How To Sign Up For Calls From Inmates
For prisoners, a phone call is more than just a phone call – it’s their lifeline.
While the rest of the world takes phone calls for granted, many inmates and their families consider it the highlight of their day. Or in some cases, their month.
Importance of Jail Calls
According to studies, positive family relationships can help reduce recidivism. Being in prison can take a serious toll on one’s emotional and mental health. Unsurprisingly, many who were otherwise mentally healthy upon going in can develop mental health issues once inside.
This is why inmate calls are crucial for both inmates and their families. Even if you’ve never been to prison, you probably have an idea of how lonely prison can be. Talking to their loved ones offers them a glimpse of the outside world and the life they’ve left behind. It makes them feel a sense of “normalcy” even just for a moment and lets them know that someone is waiting for them outside. This, in turn, gives prisoners a strong support system that allows them to turn their lives around upon release.
How Jail Calls Work
Before you sign-up for calls from inmates, there is one crucial thing you should remember: you can’t call inmates, they call you.
The Fourteenth Amendment protects an individual’s right to post-booking phone calls. This means that if a person is arrested, they can make a phone call to anyone they like. Most states and federal prisons allow just one call within 24 hours. In California, however, arrested persons can make up to three calls except where it’s physically impossible.
Once the person is sent to jail, they will need to provide their “contact list” to make calls. A contact list contains the names of the people that the inmate plans to keep in touch with. The warden will then check the list to make sure that it does not include people who the inmate is legally forbidden to contact. Once the list is approved, they can start making phone calls.
Most facilities partner with jail-calling companies. These companies usually offer two ways to make a phone call: debit and collect.
Upon going in, inmates will be given a debit jail calling account. It’s essentially a prepaid calling account. Meaning, it needs to be topped up first before the inmate can start making phone calls. Inmates can usually buy phone credits from the commissary. But some prisons allow outsiders to top up an inmate’s calling account.
If the inmate’s debit account isn’t topped up, they can still place a collect call to anyone on their contact list. You’ll usually receive a voice prompt prior to connecting the call if the inmate is calling collect.
How You Can Receive Calls From Inmates
1. Ensure You Are In Their Contact List
As mentioned, inmates have to submit a pre-approved contact list before they can make calls. They cannot call anyone outside of that list. In some prisons, they can only list down up to 25 contacts. So if you want to receive calls from an inmate, the first thing you need to do is make sure you are on their contact list.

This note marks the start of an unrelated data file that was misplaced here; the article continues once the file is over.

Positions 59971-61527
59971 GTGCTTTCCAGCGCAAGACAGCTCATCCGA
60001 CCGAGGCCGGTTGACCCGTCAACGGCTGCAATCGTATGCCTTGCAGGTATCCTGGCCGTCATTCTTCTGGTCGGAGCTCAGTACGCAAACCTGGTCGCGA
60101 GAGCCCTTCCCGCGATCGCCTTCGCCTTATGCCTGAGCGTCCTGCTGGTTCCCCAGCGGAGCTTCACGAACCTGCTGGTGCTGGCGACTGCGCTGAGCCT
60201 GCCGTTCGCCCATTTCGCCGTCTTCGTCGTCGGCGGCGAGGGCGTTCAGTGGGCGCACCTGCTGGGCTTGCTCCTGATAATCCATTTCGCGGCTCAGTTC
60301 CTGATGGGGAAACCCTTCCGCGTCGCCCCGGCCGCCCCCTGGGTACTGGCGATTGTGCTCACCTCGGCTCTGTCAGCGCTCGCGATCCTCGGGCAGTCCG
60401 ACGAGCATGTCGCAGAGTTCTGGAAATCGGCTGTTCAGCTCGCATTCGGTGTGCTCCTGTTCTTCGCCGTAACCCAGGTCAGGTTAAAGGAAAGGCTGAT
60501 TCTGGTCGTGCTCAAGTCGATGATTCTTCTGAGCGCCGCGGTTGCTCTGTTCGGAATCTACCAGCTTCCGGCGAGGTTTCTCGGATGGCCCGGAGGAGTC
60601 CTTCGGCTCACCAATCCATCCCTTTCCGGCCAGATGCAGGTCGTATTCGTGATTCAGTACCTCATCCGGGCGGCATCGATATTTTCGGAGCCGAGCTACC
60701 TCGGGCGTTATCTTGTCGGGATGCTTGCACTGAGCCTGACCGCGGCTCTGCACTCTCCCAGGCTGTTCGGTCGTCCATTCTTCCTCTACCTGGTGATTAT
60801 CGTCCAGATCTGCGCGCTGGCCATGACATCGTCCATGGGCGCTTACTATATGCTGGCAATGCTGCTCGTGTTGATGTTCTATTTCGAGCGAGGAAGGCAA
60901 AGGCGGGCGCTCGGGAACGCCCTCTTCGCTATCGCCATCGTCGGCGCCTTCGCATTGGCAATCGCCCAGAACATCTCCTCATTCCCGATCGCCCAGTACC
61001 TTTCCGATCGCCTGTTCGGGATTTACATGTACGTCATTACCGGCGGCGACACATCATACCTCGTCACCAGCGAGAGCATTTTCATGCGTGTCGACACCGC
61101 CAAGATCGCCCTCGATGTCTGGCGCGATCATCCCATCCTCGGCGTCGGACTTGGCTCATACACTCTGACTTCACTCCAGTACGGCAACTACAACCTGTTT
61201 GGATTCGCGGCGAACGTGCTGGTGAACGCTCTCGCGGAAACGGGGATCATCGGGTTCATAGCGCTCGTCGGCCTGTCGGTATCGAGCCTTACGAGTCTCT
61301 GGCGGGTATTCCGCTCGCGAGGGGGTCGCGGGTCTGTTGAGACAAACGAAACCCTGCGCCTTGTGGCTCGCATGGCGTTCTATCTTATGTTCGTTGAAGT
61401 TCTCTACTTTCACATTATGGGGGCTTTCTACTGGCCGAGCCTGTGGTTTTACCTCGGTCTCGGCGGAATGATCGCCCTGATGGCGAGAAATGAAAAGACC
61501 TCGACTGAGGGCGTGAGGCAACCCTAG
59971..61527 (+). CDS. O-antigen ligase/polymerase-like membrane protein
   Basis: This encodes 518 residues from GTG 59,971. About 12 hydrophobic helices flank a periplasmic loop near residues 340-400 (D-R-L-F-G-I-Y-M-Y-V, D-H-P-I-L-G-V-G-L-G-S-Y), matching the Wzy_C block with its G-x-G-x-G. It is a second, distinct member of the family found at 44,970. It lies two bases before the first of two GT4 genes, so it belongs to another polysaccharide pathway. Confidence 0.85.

If the inmate doesn’t know your contact number or you changed your number, you can include it in your letters and prison postcards.
2. Make Sure the Inmate Can Make Calls
This one is pretty obvious. If the inmate’s calling account isn’t topped up and the facility doesn’t allow collect calls, they won’t be able to call you.
3. Set Your Phone to Allow Calls From Jail
As mentioned, inmates can only call those who are on their approved contact list. But even if you made the list, some network providers may block calls from jail. Some network providers like Verizon also don’t allow collect calls from prison. Contact your network provider to discuss how you can accept calls from jail – collect or otherwise.
4. Set-up a Prepaid Jail Calling Account
Some jail-calling companies also allow you to set up a prepaid collect calling account. It’s a prepaid account that the inmate can use to call you collect. This is especially useful if your network provider doesn’t allow collect calls.
How Much Do Jail Calls Cost?
As of August 2020, the FCC has set a cap of 21 cents per minute for prepaid/debit calls and 25 cents a minute for collect calls. But this only applies to inter-state long-distance calls. Local and international jail calls remain unregulated and most of the time, it’s way more than most inmate families can afford.
In the US, the cost of jail calls is mostly dictated by jail-calling companies. They partner with prison facilities to provide jail calls to inmates. These companies build infrastructures and provide prisons with a system to monitor and regulate jail calls. In return, they get complete monopoly of all inmate calls from that facility.
It’s no wonder then that these companies often get away with charging exorbitant prices for their services. In some facilities, inmates and their families have to pay up to $17 per minute. While most of us enjoy unlimited calls at very low rates, an hour of prison call can cost up to $1,020. For some families, this is already almost half their monthly income.
Is There a Way to Make Cheap Jail Calls?
Yes… With SecurTel!
We understand how hard it is for families to pay for expensive prison calls while trying to put food on the table. That’s why we at Securtel are committed to finding ways to help you make the cheapest jail call possible.
As mentioned, even though inter-state calls are capped, local and international calls remain unchecked. International calls, in particular, have lots of other charges making them much more expensive than local ones.
This is where our cheap jail calling service is most useful. To circumvent all these unnecessary charges, we will give you a local or an interstate number that the inmate can call. You just tell us where the inmate is incarcerated and our system will look for a phone number that will cost the least per minute. When the inmate calls this number, it will then be forwarded to your original number.